What is the Ems-Dollard estuary?

The Ems-Dollard estuary is located on the border between the Netherlands and Germany, where the river Ems meets the Wadden Sea, one of the world’s largest tidal areas. The estuary is renowned for its sandflats, mudflats and coastal salt marshes.


Since the Middle Ages, land has been reclaimed from the sea through the construction of dikes, which are barriers used to regulate water levels.

In recent years, the size of the estuary has decreased due to sedimentation of sand and silt, and reclamation of salt marshes along the coast.

The estuary faces different environmental challenges, including large amounts of sediment in the water, decreasing natural habitats, lack of fresh-saltwater transition areas, and a decline of food stock for birds and fish, which impacts the overall biodiversity of the region. Meanwhile, climate-change pressures are increasingly evident.


In 2016 Ems-Dollard 2050 (ED2050) was launched. The programme aims to improve water quality in the estuary, reduce turbidity and carry out wetland restoration to create new habitats for biodiversity and deal with the impacts of climate change.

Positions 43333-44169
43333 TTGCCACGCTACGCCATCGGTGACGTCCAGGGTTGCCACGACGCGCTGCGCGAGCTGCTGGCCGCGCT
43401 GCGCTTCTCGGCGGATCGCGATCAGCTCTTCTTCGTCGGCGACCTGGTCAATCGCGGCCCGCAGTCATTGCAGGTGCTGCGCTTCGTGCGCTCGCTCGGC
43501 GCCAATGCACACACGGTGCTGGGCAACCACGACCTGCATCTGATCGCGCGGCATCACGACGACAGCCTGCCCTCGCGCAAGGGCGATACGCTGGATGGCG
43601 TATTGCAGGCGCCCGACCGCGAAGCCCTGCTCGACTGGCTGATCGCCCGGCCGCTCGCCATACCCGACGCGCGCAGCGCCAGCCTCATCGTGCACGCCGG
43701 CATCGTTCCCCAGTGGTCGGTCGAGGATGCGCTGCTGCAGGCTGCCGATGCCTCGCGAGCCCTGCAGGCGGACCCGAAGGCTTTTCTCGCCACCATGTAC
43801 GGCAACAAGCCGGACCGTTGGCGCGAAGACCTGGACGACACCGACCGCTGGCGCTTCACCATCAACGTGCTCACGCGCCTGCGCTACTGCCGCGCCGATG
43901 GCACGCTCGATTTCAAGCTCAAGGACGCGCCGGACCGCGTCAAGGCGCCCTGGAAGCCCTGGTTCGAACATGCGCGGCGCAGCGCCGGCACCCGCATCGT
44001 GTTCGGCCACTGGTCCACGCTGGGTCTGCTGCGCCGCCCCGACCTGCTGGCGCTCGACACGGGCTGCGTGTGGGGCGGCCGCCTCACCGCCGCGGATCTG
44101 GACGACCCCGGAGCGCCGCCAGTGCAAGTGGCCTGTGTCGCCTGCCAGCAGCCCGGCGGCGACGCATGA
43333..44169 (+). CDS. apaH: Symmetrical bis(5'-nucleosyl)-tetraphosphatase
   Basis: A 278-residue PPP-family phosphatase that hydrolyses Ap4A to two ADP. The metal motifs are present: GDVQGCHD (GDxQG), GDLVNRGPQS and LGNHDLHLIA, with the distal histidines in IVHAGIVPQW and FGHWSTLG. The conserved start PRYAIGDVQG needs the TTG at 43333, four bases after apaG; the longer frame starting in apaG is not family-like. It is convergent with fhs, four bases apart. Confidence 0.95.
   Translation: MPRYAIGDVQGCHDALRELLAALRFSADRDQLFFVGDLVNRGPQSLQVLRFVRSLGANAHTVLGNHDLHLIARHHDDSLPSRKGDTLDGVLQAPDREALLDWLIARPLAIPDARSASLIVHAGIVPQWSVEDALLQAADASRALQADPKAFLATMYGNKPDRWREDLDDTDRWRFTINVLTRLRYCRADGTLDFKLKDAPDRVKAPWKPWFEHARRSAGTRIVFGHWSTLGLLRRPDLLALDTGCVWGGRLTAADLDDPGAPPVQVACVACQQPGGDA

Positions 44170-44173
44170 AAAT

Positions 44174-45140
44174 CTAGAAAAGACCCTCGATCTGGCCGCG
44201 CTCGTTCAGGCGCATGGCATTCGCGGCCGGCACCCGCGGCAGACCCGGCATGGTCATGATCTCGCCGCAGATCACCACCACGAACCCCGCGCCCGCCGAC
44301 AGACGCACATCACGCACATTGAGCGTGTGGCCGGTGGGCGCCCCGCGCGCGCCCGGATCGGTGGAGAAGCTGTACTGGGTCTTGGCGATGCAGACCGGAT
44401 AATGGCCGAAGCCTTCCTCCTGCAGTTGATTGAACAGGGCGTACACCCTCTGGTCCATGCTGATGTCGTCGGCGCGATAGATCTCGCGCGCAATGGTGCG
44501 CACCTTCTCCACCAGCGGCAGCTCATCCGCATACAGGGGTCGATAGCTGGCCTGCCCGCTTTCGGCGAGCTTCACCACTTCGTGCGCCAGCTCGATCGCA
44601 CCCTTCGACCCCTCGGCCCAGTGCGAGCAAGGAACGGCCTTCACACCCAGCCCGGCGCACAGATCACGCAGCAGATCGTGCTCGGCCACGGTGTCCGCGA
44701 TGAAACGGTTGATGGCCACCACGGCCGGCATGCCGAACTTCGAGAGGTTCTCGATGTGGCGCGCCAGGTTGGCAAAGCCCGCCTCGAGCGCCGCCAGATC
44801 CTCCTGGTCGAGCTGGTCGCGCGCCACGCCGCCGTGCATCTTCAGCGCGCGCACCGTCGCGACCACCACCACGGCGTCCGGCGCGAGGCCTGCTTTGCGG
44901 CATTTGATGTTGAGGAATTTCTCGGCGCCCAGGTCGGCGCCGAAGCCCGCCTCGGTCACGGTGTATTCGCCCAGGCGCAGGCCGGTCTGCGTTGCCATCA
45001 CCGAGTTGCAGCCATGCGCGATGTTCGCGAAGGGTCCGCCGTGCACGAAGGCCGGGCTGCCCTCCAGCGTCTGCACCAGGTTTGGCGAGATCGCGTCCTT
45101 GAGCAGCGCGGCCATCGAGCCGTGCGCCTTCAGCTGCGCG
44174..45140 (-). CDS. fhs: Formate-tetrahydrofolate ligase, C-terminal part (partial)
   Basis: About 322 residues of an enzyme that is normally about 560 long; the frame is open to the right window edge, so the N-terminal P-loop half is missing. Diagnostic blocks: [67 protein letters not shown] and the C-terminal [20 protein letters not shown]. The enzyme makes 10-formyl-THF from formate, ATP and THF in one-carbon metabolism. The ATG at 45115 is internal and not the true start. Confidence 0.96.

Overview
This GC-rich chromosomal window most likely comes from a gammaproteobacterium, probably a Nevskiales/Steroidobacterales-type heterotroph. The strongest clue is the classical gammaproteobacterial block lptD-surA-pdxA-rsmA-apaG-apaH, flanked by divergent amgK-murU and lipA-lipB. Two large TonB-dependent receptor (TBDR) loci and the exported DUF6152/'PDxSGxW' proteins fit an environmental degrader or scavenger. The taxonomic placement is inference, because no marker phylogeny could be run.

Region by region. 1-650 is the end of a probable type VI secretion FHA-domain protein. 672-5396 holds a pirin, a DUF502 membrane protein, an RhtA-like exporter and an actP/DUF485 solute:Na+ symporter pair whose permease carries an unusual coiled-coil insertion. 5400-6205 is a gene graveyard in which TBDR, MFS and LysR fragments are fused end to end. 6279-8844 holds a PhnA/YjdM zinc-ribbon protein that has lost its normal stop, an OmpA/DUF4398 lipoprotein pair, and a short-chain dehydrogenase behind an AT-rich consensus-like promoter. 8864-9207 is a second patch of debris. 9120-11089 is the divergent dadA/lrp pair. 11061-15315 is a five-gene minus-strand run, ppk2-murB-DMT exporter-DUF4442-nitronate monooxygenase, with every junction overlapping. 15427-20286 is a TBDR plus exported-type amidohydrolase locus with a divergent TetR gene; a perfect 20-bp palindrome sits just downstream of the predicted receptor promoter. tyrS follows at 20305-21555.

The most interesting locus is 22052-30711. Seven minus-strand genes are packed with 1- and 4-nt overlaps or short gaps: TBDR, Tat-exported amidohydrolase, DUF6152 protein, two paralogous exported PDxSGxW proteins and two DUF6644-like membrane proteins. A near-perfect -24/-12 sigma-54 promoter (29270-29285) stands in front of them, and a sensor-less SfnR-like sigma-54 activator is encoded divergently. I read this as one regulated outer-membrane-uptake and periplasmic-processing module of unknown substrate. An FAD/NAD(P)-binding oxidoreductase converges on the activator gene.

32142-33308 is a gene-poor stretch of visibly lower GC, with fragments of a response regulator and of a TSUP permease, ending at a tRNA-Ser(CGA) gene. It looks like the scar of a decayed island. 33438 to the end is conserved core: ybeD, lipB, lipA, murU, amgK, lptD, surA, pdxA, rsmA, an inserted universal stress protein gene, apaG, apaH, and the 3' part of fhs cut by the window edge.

ED2050 will address environmental challenges, while also creating positive outcomes and increasing liveability for the local communities and stakeholders in the region.


The Twin Dike Project

On November 8th of this year, representatives from the Province of Groningen, the Water Board Noorderzijlvest and the Delta Commissioner of the Netherlands hoisted the first pole which will be used to build a tidal culvert (tunnel which controls water flow) for the Twin Dike project.

The Twin Dike is a pilot project coordinated by the Water Board Noorderzijlvest and WaterLANDS partner Provincie Groningen. The aim of the Twin Dike project is to find efficient and innovative alternatives to traditional dike reinforcement. The Twin Dikes combines flood safety with sludge sedimentation and the development of brackish water for nature and saline farming.

The Twin Dike is located at the coast of the Ems-Dollard, close to the city of Delfzijl. There is already an existing dike in the area. The project has build a second dike behind the existing dike. Silt that is currently suspended in the water in the estuary will settle in the intertidal area between the two dikes, thus creating a new pilot site.


The tidal culvert, which will be ready by the spring of 2025, will control the tides behind the dike and improve the water quality of the Ems. The new area of land between the dikes will be used as a site to experiment with saline farming. Part of the land will also be used to create habitats for nesting birds, such as avocets.


The Delta Commissioner Peter Glas complimented the Twin Dike project as an innovative example of construction in harmony with natural elements.